Sexual Consent at GMIT

We want you to enjoy a positive culture that celebrates individuality and inclusivity

Consent at GMIT

Student Life 

At GMIT, we want you to enjoy a positive culture that celebrates individuality and is inclusive of all. As part of that, we enthusiastically promote awareness around the issue of sexual consent.

A GMIT Working Group on Preventing and Responding to Sexual Misconduct and Harassment was established in January 2021.

Members of this group include students, Student's Union representatives, academic, management, and support services staff.


What is Consent?

Consent is an agreement between all participants that they definitely want to have sex or participate in any sexual act. Consent should be clearly and freely communicated and must be continuous for the duration of sex. 

During a sexual encounter, a person has the right to:

  • change their mind
  • say they don't want to do something
  • stop doing the sexual activity that has already begun

Consenting to one type of sexual activity with a partner does not mean you automatically consent to other sexual acts with them. 


How do I learn more?

Understanding consent is extremely important for both you and your sexual partners. You can learn more and assist the conversation regarding consent by accessing the below resources. 


Active consent classes

Active consent classes are run by GMIT each semester. The Students Union will let you know the dates and times of these classes.

To organise a session for your class or group, email the Students Union Welfare Office

During Sexual Health and Guidance Week (SHAG), GMIT host a range of active consent workshops and other events, including discussions with sex experts where the importance of consent is explored.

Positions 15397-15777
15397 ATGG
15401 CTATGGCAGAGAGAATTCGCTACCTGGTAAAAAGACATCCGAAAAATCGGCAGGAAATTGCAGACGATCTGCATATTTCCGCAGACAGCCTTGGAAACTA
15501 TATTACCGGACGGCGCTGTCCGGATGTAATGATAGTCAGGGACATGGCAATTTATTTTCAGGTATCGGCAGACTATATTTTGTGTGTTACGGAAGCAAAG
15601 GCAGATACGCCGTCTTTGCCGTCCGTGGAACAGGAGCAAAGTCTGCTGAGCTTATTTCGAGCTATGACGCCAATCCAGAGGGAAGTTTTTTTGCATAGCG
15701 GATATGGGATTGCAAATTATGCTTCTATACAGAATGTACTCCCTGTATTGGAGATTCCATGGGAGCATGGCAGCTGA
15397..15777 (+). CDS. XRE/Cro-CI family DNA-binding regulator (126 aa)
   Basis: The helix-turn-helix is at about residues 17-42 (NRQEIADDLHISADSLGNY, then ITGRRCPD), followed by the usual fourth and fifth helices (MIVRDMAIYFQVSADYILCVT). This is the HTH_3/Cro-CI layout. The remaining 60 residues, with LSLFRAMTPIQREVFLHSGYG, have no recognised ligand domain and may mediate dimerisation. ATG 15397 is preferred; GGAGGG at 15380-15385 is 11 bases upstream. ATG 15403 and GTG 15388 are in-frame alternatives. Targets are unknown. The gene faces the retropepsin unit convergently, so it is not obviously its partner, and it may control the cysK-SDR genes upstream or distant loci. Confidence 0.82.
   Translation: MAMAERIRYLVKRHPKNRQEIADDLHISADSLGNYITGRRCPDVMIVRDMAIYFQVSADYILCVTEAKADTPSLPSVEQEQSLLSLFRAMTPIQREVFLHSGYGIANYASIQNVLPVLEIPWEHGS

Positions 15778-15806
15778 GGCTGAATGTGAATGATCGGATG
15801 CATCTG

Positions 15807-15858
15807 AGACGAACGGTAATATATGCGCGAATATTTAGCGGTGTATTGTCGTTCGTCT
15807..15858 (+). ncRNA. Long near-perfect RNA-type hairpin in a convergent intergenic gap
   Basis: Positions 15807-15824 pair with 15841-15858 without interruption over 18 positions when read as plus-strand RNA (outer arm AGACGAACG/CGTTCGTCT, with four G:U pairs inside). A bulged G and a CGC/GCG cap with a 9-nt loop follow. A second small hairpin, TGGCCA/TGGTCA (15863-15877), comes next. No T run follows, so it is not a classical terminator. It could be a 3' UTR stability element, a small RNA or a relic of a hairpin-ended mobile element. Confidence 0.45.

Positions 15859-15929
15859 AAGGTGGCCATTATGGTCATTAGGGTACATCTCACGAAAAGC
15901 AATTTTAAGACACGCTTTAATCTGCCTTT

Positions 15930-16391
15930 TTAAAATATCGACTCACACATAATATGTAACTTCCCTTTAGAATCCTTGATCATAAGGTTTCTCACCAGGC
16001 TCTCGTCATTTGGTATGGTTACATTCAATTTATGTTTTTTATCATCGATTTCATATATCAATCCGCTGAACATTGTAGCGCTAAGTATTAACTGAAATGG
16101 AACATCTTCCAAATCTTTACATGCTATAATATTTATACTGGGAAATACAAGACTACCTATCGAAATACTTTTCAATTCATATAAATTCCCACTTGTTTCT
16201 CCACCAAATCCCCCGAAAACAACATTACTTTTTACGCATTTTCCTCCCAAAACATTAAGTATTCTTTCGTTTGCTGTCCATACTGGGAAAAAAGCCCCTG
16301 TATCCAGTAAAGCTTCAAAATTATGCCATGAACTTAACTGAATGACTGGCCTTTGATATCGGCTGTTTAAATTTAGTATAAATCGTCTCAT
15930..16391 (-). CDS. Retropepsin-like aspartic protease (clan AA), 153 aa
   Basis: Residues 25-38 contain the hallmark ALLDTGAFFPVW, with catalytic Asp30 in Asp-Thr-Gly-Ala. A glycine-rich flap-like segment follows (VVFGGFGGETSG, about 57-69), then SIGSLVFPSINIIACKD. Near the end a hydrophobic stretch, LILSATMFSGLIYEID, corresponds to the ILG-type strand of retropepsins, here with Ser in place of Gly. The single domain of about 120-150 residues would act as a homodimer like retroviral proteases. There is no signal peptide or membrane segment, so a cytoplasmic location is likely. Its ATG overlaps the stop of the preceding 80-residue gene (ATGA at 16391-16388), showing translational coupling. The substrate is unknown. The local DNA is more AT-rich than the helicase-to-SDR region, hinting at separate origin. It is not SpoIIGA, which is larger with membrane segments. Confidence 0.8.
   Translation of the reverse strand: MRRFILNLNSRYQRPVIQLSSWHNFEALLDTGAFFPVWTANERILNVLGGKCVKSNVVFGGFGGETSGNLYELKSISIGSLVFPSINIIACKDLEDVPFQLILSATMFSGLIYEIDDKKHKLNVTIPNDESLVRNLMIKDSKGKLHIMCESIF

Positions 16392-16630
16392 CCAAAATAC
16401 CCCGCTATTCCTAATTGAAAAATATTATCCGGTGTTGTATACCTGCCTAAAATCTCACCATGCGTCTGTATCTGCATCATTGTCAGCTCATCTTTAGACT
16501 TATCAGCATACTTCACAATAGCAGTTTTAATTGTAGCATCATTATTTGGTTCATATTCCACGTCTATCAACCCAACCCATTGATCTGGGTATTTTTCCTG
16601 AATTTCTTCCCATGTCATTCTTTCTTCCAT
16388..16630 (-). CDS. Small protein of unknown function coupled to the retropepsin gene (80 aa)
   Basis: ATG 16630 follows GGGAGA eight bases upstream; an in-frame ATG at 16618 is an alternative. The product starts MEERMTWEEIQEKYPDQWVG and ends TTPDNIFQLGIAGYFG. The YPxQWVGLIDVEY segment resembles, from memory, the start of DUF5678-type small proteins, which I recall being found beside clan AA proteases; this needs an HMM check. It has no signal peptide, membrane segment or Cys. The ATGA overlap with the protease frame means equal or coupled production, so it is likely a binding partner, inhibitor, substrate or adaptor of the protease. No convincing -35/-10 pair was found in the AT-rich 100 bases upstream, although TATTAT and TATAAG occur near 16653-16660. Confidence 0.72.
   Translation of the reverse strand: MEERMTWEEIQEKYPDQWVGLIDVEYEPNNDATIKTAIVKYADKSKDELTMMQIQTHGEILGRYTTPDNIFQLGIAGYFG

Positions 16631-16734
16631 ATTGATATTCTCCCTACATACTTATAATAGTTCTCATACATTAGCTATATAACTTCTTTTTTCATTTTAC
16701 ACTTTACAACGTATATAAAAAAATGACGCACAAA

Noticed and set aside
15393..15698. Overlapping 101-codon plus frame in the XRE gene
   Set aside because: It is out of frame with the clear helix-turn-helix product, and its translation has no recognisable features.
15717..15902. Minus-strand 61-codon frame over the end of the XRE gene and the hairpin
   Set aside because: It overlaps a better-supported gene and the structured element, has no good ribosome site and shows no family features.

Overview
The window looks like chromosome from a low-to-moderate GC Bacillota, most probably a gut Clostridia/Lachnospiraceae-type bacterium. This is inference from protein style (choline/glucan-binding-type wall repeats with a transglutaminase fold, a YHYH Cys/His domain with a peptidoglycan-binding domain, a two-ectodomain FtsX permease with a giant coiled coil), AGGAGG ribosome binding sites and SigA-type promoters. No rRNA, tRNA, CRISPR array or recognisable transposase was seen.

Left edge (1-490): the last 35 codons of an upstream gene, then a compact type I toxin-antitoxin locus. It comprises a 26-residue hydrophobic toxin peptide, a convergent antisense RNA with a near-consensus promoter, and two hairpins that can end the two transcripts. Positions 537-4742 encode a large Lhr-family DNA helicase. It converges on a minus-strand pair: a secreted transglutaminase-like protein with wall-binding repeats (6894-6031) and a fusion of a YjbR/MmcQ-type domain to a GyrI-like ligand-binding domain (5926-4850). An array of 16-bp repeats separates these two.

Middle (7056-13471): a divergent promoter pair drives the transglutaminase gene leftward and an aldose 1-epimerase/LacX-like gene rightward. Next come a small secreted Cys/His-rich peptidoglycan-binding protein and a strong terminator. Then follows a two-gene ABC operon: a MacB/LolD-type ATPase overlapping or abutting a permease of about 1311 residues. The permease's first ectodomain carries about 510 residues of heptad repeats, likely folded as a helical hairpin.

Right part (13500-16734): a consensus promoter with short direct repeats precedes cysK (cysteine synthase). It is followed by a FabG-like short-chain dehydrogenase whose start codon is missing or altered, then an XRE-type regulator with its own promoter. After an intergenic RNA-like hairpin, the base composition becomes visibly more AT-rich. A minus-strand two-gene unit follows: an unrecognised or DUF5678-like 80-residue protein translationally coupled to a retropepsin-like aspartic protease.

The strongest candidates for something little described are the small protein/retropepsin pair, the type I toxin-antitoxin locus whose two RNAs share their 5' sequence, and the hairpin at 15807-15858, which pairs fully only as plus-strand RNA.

Sexual Consent Videos

If you are still unsure what consent means in a sexual relationship or encounter, these YouTube videos might help you understand more. 

**Cup of Tea

  Consent 101

  2 Minutes Will Change the Way You Think About Consent 

  Sexual Respect and Consent


Consent and the Law   

Mutual consent is necessary when engaging in any sexual behaviour with another person. 

Sex without consent is a sexual offence under the law.


The Sexual Offences Act 2017 states that:

(i) a person must be 17 years of age before being able to consent to engaging in a sexual act

(ii) it is a crime to engage in a sexual act with someone who has not, or cannot, give consent. 

The Harassment, Harmful Communications and Related Offences Act 2020:

  • Provides for offences relating to the recording, distribution or publication of intimate images
  • Provides for the anonymity of victims of those offences
  • Provides for an offence involving the distribution, publication or sending of threatening or grossly offensive communication


**Cup of Tea video: Animation courtesy of Emmeline May at and Blue Seat Studios. Copyright © 2015 RockStarDinosaurPiratePrincess and Blue Seat Studios. Images are Copyright ©2015 Blue Seat Studios.

Sexual ConsentActive ConsentWhat Consent Looks Like

Further Information: